South Korea dedicates 254 MW tidal power plant

The tidal power plant at the artificial seawater Lake Shihwa on the west coast near Seoul began partial operation early this month after nearly seven years of construction

Seoul, August 30, 2011 — South Korean President Lee Myung-bak marked the start of operation at a tidal power plant in South Korea, calling it a "symbol" of his trademark "low-carbon, green growth" policy of seeking clean energy sources.

The tidal power plant at the artificial seawater Lake Shihwa on the west coast near Seoul began partial operation early this month after nearly seven years of construction. Six of the 10 generators have been running since August 3, and the others will go into operation in stages after test running.

If fully completed in December, the Shihwa station will be the biggest tidal power plant in the world with a generation capacity of 254 MW per day. The capacity of the Rance Tidal Power Station in France, currently the world's largest, is 240 MW per day.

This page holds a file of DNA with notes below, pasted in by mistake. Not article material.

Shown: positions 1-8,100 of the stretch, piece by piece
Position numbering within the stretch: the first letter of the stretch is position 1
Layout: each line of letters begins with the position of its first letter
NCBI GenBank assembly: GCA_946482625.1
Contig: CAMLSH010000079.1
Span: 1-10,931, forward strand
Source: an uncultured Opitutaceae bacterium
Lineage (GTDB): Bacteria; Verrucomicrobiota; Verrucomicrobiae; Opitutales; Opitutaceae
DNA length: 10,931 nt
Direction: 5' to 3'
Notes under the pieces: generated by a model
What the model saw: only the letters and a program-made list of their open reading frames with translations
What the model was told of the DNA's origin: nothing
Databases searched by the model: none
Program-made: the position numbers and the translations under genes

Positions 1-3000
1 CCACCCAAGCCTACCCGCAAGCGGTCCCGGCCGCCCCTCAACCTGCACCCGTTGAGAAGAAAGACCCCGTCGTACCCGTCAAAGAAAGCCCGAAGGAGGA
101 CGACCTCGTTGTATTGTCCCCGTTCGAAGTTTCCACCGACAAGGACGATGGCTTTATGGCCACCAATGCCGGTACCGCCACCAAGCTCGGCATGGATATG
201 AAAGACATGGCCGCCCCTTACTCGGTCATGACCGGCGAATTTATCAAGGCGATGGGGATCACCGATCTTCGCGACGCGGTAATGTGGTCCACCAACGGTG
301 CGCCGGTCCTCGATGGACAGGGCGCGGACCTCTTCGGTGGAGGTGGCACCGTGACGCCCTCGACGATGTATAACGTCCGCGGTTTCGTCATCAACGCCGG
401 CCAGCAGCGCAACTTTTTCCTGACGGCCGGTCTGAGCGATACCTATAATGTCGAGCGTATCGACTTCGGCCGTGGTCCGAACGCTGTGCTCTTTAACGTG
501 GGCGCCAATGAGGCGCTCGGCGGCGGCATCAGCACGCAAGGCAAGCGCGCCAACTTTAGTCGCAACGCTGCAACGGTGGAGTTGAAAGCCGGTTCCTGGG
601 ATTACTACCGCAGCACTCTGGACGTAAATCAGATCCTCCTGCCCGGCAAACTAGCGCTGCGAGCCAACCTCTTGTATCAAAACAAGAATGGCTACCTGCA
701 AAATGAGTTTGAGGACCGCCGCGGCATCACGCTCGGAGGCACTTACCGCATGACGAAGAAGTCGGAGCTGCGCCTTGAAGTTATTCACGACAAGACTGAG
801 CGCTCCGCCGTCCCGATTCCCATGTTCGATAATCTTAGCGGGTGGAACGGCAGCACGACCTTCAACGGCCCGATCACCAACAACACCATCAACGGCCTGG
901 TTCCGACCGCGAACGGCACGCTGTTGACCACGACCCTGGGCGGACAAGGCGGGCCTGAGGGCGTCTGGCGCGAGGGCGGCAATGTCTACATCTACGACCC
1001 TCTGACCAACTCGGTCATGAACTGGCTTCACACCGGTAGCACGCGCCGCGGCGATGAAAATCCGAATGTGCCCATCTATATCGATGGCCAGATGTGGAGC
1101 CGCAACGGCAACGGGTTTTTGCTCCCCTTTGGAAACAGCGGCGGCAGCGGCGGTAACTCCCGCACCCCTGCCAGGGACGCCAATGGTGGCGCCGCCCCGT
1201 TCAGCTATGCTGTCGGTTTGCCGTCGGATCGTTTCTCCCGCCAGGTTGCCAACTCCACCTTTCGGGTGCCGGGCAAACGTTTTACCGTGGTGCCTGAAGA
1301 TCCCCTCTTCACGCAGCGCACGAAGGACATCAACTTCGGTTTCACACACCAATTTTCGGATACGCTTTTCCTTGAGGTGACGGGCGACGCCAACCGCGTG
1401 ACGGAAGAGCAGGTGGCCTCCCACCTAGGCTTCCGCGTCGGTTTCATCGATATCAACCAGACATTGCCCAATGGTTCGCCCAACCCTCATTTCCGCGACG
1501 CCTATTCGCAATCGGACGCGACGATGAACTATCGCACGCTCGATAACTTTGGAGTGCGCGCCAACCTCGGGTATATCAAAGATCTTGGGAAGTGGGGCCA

The plant can provide enough electricity to a city with a population of 500,000.

Lee said that the plant will not only save South Korea more than 860,000 barrels of oil or $93 million a year but also reduce the emission of 320,000 tons of carbon dioxide, the main culprit of global warming.

Green growth has been one of Lee's trademark policies. It calls for lessening South Korea's dependence on fossil fuels and promoting the development of alternative energy sources, such as solar and wind power, and other technologies that increase energy efficiency.

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